Document Type: Original Article

Authors

1 Associated Prof., Department of Agricultural Economics, Faculty of Agriculture, Ferdowsi University of Mashhad, Iran.

2 M.Sc. Student of Agricultural Economics, Faculty of Agriculture, Ferdowsi University of Mashhad, Iran

Abstract

This study examined the effects of climate change on food expenditure in rural household of Iran. Food expenditure is investigated as a function of average income of rural households, retail food price index and food expenditure for rural households, agricultural sown area and climate change. Here, the Stata11 software is used and data are from 26 provinces of the country for 10 years. Precipitation, temperature and relative humidity are considered as indicators for climate variables. The results indicated a positive and significant effect of average income of rural households, retail food prices, food expenditure of rural households with a lag and precipitation on the food expenditure of rural households. Agricultural sown area and relative humidity had no effect on the food expenditure of rural households and temperature had a significant and negative effect on the food expenditure of rural households. In the end,
due to the impact that each of these variables explicitly have on food expenditure of rural households and implicitly on food security of rural households, suggestions for maintaining and improving food security of rural households is presented.  

Keywords

Main Subjects

1- Aghajani, M. (2012). Probable Phytophthora mildew disease of potatoes in Iran based on the weather conditions. Applied Plant Research, 1, 251-267.

2- Amiri, M., & Esmailian, S. (2010). Study climate change in Iran. Environment Journal, 10, 208-216.

3- Arellano, M., & Bond, S.(1991). Some tests of specification for panel data: Monte carlo evidence and an application to employment equations. The Review of Economic Studies, 58, 277-297.

4- Arellano, M., & Boyer, O. (1995). Another look at the instrumental variable estimation of error-components models. Journal of Econometrics, 68, 29-51.

5- Arnrdt, C.H. (2012). Climate Change, Agriculture and Food Security in Tanzania. Review of Development Economics, 16, 378–393.

6- Balestra, P., & Nerlove., M. (1966). Pooling cross section and time series data in the estimation of a dynamic model: The demand for natural gas. Journal of Econometric Society, 34, 585- 612.

7- Breitung, J., & Das, S. (2008). Testing for unit roots in panels with a factor structure. Econometric Theory, 24(01), 88-108.

8- Carvalho, F. P. (2006). Agriculture, pesticides, food security and food safety. Environmental Science and Policy, 9, 685-692.

9- Ludi, E. (2009). Climate change, water and food security. Overseas Development Institute.

10- Food Agriculture Organization (2006) World Agriculture: Toward 2030/2050, Interim Report (12). ESA Working, Rome, FAO.

11- Food Agriculture Organization. (2002). The State of Food Insecurity in the World 2001 (Food and Agriculture Organization, Rome).

12- GhambarAli, R., Papzan, A., & Afsharzade, N., (2012). Study farmer's views on climate change and strategies compatible. Rural Research, 3, 187-207.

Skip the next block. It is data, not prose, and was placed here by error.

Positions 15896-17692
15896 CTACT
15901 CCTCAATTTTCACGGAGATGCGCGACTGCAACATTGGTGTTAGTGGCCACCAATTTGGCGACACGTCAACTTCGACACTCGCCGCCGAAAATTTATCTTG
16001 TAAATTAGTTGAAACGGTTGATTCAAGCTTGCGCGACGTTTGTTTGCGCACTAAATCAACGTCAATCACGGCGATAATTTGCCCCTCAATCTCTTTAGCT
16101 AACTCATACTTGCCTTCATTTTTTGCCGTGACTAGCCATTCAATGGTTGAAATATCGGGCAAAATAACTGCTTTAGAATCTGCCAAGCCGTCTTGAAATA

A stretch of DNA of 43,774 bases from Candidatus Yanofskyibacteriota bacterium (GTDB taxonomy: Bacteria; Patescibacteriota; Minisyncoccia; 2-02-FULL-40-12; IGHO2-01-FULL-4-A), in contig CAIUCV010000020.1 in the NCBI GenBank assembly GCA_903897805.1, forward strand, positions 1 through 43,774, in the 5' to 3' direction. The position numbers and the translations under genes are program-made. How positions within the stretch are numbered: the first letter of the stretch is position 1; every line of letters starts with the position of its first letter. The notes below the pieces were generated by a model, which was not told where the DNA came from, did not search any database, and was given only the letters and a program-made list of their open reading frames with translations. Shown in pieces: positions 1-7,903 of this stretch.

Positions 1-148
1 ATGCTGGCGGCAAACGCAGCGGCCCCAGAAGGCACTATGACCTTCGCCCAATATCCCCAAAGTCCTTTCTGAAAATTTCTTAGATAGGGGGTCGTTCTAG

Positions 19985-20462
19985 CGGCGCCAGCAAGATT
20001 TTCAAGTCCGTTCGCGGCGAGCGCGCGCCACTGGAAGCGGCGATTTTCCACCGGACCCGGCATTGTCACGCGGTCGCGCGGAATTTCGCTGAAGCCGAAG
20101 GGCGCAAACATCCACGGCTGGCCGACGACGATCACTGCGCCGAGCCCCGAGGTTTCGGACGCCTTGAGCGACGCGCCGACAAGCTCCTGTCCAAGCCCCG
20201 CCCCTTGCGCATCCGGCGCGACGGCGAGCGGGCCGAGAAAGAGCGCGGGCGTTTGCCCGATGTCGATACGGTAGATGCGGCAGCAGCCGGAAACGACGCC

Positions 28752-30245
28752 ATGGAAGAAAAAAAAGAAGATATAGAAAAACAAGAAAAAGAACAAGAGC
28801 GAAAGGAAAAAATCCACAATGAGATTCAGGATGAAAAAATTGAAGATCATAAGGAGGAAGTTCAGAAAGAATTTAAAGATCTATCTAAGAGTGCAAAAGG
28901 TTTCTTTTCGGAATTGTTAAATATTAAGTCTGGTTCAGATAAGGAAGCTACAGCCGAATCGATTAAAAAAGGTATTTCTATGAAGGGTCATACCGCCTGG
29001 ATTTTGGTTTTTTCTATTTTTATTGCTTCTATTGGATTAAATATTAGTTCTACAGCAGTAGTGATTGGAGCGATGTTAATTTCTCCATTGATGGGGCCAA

13- Hashemi, H., Sepahvand, S., & Hashemi, K., (2013). A review of the impacts of climate change on water quality and sea. Health System Research, 9, 909-921.

14- Kang, y., Khan, SH., & Ma, Z. (2009). Climate change impacts on crop yield, crop water productivity and food security. Progress in Natural Science, 19, 1665–1674.

15- Nellemann, C. (Ed.). (2009). The environmental food crisis: the environment's role in averting future food crises: a UNEP rapid response assessment. UNEP/Earthprint.

16- Nhemachena, C. (2014). Economic impacts of climate change on agriculture and implications for food security in Zimbabwe. African Journal of Agricultural Research, 9, 1001-1007.

17- Nikuee, A., & Zibaee, M., (2012). Management water resources of Zayanderood river, and food security: Application of Integrated River catchment analysis. Journal of Economics and Agricultural Development, 3, 183-196.

18- Rosenzweig, C., Tubiello, F., Goldberg, R., Mills, E., & Bloomfield, J., (2002). Increased crop damage in the US from excess precipitation under climate change. Global Environmental Change, 12, 197–202.

19- Schmidhuber, J., & Tubiello, F.N. (2007). Global food security under climate change. PNAS. 104, 19703-19708.

20- Seaman, J., Sawdon, G., Acidri, J., & Petty, C. (2014). The Household Economy Approach. Managing the impact of climate change on poverty and food security in developing countries. Climate Risk Management, 3, 1-10

21- Shah, M., Fischer, G., & van Velthuizen, H. (2008). Food Security and Sustainable Agriculture. The Challenges of Climate Change in Sub-Saharan Africa. Laxenburg: International Institute for Applied Systems Analysis. A-2361 Laxenburg, Austria.

22- Shahnoushi Froushani, N., Dehghanian, S., Ghorbani, M., Danesh Mesgharan, M., & Ghilanpour, O. (2004). Factors affecting the supply of wheat in Khorasan Province. Journal of Agricultural Economics and Development, 47, 91-102.

23- Singh, R., Hales, S., deWet, N., Raj, R., Hearnden, M., & Weinstein, P. (2001). The influence of climate variation and change on diarrheal disease in the Pacific Islands. Environ Health Perspect, 109, 55–59.

24- Timmer, C.P. (2010). Reflections on food crises past, Food Policy. Food Policy, 35, 1–11.

25- Tubiello, F.N., & Fischer, G. (2007). Reducing climate change impacts on agriculture: Global and regional effects of mitigation, 2000-2080. Tech Forecasting Social Change. Technological Forecasting and Social Change, 74, 1030–1056.

26- Vasilev, V. (2003). Variability of shigella flexneri serotypes during a period in Israel 2000-2001. Epidemiology and infection, 132, 51–56.

27- Wang, J., (2010). Food security, food prices and climate change in China: Dynamic panel data analysis. Agriculture and Agricultural Science Procedia, 1, 321–324.